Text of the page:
in the wake of magic

I have opened my window on Beltane eve and heard the bells ring amongst rose trees, sea fog, stars. I didn't look out, of course; I didn't want the faeries to catch me. And so they rode on, leaving me with a longing, a strange sorrow at being left behind, although I did not want to go.

Beltane (like Samhain) is a threshold time, a coming together time, when the liminal spaces disappear - the spaces that lie between natural & supernatural, man & woman, winter and summer. The energies seep into each other. We fasten hands, merge bodies, connect the layered worlds with a maypole, relight fires, and hold our breath as something stands in the night behind us - smiling at us, far too close for comfort.




I myself believe that every dawn is a Beltane, every evening a Samhain. Someone said to me today that maybe the birds sing at sunrise & sunset to shut the magic away for daylight, and open it again for the darkness. I think I will always hear that sorcery in their song from now on. I will always understand why dawn makes me a little sad, and why night thrills me to the core.

At Beltane, we humans (at least, the traditionalists amongst us) sing our own opening and shutting of magic - faery magic, sacred magic, sex magic, simple flower and food magic. We spend a day and night deep in edgeless, hourless Life. Six months later, we do something similar for Death. It's a wonderful time.

Then again, I also believe that every smile is a Beltane, every sigh a Samhain. We constantly cross thresholds of fear to come together in life and in longing. All of us the the god and the goddess, the light and the loam, the girl and the wild faery king, the silence and a song.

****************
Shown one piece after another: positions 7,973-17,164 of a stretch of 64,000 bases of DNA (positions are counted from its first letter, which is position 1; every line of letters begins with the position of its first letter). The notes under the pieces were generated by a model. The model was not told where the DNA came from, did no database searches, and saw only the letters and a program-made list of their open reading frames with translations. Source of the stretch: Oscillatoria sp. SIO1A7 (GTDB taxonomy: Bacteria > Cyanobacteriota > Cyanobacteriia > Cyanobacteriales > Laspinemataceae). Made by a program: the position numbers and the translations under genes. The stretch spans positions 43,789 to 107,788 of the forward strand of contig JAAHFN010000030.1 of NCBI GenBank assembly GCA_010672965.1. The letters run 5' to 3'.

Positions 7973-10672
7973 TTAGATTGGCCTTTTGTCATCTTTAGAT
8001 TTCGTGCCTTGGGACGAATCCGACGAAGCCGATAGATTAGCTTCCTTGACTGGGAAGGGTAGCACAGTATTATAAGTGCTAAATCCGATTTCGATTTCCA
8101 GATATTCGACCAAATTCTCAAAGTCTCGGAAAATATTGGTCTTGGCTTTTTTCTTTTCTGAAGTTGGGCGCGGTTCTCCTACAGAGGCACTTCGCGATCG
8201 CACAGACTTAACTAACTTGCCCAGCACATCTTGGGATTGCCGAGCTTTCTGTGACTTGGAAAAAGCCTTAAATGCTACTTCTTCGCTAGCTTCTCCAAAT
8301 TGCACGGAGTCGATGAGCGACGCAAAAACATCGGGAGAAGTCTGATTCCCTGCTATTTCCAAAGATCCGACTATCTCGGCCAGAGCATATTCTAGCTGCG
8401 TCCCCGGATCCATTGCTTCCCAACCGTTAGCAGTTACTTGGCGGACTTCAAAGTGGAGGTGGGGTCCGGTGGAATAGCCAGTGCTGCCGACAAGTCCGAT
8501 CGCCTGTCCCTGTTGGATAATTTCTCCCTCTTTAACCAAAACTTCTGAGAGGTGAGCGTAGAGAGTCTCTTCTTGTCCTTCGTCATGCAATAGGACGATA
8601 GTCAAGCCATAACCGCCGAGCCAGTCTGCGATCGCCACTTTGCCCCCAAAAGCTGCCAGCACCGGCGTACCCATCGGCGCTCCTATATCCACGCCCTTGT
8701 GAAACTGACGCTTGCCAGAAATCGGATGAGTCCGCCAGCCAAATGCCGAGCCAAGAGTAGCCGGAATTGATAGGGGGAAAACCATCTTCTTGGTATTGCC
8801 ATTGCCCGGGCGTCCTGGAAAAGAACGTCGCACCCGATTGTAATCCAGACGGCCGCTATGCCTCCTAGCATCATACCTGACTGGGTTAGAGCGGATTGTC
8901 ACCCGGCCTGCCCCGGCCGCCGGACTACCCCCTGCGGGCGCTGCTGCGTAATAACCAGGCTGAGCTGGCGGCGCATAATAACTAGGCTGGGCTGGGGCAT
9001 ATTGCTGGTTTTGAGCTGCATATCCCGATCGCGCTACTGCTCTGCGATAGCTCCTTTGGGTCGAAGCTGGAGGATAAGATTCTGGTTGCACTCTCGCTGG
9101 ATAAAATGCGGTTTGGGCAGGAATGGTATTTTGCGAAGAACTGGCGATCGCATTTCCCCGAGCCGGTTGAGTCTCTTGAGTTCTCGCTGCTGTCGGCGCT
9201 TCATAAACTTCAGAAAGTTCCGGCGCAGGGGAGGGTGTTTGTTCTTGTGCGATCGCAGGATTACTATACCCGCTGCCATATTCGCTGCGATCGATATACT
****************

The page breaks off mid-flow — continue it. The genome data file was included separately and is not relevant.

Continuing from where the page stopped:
Blessings of Beltane to everyone in the south, Samhain in the north.

Also, over at her Rosehip Hearth, Lesley Austin shares a conversation she & I had about blogging.










5 comments:

  1. Thank you so much, for this entry. And also many thanks, for the comment you make on my post. You say the things, which I wish I could say. You know many of the Old Ways, which I wish I knew.

    Feeling a kindredness to you, is one of the most lovely gifts, from my blogging life.

    Thank you so much...

    Gentle hugs,
    Tessa

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    1. Thank you Tessa, how lovely you are :-)

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  2. I love this:
    I myself believe that every dawn is a Beltane, every evening a Samhain
    also the thought of birds song.
    perhaps our in breath is Beltane and exhale Samhain.
    lovely photo too

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  3. I love your thoughts in this meditation, especially about the birds singing away the magic at dawn. Perhaps they usher it in again with their evening chorus. Although, really, day magic is just as beautiful--and powerful--as night magic; I feel it all around me in the woods I walk.

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  4. Thank you all, your comments are much appreciated.

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